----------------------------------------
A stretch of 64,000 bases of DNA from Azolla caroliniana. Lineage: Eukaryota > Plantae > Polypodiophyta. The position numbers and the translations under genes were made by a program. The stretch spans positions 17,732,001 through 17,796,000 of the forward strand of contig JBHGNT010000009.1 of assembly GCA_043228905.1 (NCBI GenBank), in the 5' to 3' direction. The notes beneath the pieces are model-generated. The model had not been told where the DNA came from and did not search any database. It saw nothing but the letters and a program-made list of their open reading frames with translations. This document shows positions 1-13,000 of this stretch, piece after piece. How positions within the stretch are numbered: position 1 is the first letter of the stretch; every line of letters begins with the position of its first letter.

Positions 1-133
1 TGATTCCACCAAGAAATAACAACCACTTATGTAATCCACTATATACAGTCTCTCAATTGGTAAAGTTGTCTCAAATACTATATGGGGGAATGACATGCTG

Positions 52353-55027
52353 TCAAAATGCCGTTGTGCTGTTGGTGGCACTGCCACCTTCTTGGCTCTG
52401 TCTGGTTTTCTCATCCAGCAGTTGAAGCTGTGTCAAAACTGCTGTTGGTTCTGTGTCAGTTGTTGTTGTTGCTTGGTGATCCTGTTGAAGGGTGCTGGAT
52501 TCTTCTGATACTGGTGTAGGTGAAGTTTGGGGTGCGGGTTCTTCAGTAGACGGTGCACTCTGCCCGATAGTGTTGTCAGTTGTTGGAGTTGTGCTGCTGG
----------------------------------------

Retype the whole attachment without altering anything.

A stretch of 64,000 bases of DNA from Azolla caroliniana. Lineage: Eukaryota > Plantae > Polypodiophyta. The position numbers and the translations under genes were made by a program. The stretch spans positions 17,732,001 through 17,796,000 of the forward strand of contig JBHGNT010000009.1 of assembly GCA_043228905.1 (NCBI GenBank), in the 5' to 3' direction. The notes beneath the pieces are model-generated. The model had not been told where the DNA came from and did not search any database. It saw nothing but the letters and a program-made list of their open reading frames with translations. This document shows positions 1-13,000 of this stretch, piece after piece. How positions within the stretch are numbered: position 1 is the first letter of the stretch; every line of letters begins with the position of its first letter.

Positions 1-133
1 TGATTCCACCAAGAAATAACAACCACTTATGTAATCCACTATATACAGTCTCTCAATTGGTAAAGTTGTCTCAAATACTATATGGGGGAATGACATGCTG

Positions 52353-55027
52353 TCAAAATGCCGTTGTGCTGTTGGTGGCACTGCCACCTTCTTGGCTCTG
52401 TCTGGTTTTCTCATCCAGCAGTTGAAGCTGTGTCAAAACTGCTGTTGGTTCTGTGTCAGTTGTTGTTGTTGCTTGGTGATCCTGTTGAAGGGTGCTGGAT
52501 TCTTCTGATACTGGTGTAGGTGAAGTTTGGGGTGCGGGTTCTTCAGTAGACGGTGCACTCTGCCCGATAGTGTTGTCAGTTGTTGGAGTTGTGCTGCTGG